Architects in Kuwait

By June 19, 2009 5 Comments

A problem that faces the general public in Kuwait when meeting an architect is understanding exactly what an architect does. People seem unable to know how to categorize an architect. Are they engineers or artists? When asked, most people assume that an architects job is drawing the outside of a building, since an interior designer deals with the inside.
They seem to clearly be able to define the job of an interior designer, which to the general public seems like a logical profession. They design the interiors. If you ask them how, the most common reply will be that they choose the furniture and fabrics, paint the walls and add some lighting. That is not what an interior designer does; that is the job of a decorator.
Most Kuwaitis can relate to decorators easily because they deal with most of the same issues on a daily basis. Architecture, however, is an immensely complex domain. What does an architect do? An architect is a trained and licensed professional that designs and builds habitable spaces. What does that mean? The word architecture is derived from Greek arkhitekton (arkhi-, chief + tekton, builder), i.e. Chief Builder. An architect is the master builder of ancient times. In fact during the reign of the pharaohs in Ancient Egypt the chief architect was second in ranking after the great pharaoh, simply because he was responsible for building the empire.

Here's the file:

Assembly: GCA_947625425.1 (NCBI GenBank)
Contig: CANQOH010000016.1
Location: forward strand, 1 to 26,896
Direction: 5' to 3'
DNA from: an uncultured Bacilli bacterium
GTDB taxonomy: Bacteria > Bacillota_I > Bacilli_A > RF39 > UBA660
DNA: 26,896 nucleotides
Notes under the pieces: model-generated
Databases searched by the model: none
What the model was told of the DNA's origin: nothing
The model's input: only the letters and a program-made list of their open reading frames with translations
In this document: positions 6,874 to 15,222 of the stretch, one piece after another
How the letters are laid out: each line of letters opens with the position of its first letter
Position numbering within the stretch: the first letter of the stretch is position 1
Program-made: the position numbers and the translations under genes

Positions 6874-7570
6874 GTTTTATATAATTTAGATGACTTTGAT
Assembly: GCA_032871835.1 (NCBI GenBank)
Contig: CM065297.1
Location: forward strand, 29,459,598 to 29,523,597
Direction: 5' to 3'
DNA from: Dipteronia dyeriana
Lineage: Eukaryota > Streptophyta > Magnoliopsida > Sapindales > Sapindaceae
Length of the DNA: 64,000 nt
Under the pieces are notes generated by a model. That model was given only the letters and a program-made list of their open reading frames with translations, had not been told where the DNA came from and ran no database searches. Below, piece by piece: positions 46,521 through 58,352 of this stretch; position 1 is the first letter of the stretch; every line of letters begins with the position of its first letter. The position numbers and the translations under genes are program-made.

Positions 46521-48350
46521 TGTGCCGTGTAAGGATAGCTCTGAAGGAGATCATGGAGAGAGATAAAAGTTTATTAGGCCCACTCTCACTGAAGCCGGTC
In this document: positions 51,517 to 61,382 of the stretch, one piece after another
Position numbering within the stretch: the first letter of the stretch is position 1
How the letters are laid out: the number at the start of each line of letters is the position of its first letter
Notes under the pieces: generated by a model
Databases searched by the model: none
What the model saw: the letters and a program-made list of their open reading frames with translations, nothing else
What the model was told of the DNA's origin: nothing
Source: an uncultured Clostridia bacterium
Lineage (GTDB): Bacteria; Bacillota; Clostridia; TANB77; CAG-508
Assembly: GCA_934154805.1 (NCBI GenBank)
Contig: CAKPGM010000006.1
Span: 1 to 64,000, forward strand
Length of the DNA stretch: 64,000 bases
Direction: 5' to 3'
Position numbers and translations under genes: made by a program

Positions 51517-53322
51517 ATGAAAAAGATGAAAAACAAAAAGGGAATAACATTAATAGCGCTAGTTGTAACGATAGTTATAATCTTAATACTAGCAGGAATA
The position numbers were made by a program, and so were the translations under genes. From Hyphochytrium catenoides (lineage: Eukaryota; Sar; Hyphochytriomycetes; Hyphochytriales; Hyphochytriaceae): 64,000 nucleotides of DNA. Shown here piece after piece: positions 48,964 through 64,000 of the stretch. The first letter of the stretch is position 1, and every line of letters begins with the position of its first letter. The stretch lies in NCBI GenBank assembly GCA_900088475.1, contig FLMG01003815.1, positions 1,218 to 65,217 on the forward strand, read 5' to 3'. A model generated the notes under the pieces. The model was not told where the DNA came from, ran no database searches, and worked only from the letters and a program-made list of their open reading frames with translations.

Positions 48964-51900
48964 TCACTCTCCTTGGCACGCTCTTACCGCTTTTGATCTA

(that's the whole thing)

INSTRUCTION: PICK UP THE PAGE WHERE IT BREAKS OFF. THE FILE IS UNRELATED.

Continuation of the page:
An architect should be able to translate the culture of a given society, the history, philosophy, thoughts, ideas, and hopes into a functional built reality (the local vernacular). Architecture is a product of philosophy and thus it is considered to be a physical manifestation of the fine arts.
In Kuwait, however, architects are seen merely as hobbyists with a degree. They certainly aren’t engineers because engineers are far more serious in their profession. Architects don’t calculate anything. Architects also can’t be painters because most architects these days can’t even draw. An architect is someone very foreign to most people and the profession is almost ridiculed.